My good friend and fellow food writer Meredith Smith is from Kentucky, where braised greasy beans (yes, that’s what the bean variety is called) are a way of life. True greasy bean pods have thick strings and big beans inside that take about an hour to soften properly. They’re also impossible to find round my parts. Fortunately, braised string beans capture plenty of that slow-cooked beany flavor, and they’re available pretty much anywhere. (Please don’t tell Meredith I’m using regular string beans. She’ll kill me.)
If anyone ever tries to tell you that green beans absolutely must be perfectly al dente and snappy to be worth eating, just shove a handful of these in their mouth and they’ll clam right up.
NOTE: For best results, use slab bacon, but sliced bacon can be used in its place: Cut the bacon crosswise into ½-inch-wide strips.
SERVES 4 TO 6
8 ounces slab bacon, cut into 1-by-½-inch-thick lardons
1 tablespoon vegetable oil
3 medium cloves garlic, thinly sliced
½ teaspoon red pepper flakes
½ cup homemade or low-sodium canned chicken stock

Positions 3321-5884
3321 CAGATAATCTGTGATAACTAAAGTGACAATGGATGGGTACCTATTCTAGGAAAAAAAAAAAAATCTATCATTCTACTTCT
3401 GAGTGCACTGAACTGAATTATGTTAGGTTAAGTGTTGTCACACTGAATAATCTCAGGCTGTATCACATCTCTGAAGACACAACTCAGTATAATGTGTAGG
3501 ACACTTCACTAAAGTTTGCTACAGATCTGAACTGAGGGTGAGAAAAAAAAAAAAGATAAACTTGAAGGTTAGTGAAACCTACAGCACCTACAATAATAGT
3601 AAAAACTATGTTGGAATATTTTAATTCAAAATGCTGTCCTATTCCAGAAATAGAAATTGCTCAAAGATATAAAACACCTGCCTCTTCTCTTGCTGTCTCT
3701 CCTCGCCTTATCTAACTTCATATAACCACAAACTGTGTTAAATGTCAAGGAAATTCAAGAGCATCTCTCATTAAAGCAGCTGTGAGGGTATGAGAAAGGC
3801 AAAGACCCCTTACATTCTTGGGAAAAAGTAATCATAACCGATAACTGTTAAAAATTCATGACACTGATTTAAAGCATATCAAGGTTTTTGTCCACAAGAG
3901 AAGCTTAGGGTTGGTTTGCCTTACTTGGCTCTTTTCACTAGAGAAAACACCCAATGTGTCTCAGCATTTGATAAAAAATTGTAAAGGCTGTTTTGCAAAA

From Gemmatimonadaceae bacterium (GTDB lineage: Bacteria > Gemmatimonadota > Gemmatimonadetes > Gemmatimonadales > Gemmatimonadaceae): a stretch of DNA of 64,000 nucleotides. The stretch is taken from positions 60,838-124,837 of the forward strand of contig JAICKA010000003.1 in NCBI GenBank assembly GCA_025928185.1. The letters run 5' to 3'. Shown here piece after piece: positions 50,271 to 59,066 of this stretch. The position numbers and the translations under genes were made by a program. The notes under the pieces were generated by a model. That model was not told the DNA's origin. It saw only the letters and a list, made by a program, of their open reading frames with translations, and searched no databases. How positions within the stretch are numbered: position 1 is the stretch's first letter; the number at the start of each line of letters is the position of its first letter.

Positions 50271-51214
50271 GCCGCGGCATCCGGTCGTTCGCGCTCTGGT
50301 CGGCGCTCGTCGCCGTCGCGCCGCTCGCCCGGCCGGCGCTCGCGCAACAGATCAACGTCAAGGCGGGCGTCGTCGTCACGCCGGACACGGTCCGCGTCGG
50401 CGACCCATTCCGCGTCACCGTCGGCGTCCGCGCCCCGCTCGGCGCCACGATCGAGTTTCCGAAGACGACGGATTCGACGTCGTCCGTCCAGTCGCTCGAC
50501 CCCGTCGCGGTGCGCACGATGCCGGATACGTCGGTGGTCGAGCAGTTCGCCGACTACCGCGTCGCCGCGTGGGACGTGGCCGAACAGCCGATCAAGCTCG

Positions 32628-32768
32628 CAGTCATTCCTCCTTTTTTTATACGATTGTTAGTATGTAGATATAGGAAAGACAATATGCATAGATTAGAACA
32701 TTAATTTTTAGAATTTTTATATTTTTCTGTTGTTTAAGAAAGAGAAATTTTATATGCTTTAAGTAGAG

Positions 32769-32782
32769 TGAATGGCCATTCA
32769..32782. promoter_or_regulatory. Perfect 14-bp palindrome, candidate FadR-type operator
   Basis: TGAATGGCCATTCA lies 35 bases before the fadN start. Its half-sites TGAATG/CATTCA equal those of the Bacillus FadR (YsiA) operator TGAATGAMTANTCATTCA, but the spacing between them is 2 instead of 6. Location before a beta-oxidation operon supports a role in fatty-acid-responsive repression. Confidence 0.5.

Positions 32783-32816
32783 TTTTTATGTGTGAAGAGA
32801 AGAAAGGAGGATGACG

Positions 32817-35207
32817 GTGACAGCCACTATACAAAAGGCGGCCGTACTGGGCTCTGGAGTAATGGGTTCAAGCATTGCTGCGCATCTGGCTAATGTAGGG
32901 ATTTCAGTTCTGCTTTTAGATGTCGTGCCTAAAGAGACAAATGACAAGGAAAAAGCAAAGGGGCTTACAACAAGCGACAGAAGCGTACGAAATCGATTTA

1½ pounds string beans, ends trimmed
¼ cup cider vinegar
1 tablespoon sugar
Kosher salt and freshly ground black pepper
1. Place the bacon and oil in a large saucepan, add ½ cup water, and bring to a simmer over medium-high heat, then cook until the water is evaporated and the bacon is crisp and well rendered, about 10 minutes.
2. Add the garlic and pepper flakes and cook, stirring, until fragrant, about 30 seconds. Add the chicken stock and scrape up any browned bits from the bottom of the pan. Add the beans, 2 tablespoons of the vinegar, and the sugar, reduce the heat to medium-low, cover, and cook, stirring occasionally, until the beans are completely soft and cooked through, about 1 hour; add water as necessary if the pan begins to dry out and the beans start to sizzle.
3. Stir in the remaining 2 tablespoons vinegar, season to taste with salt and pepper, and serve.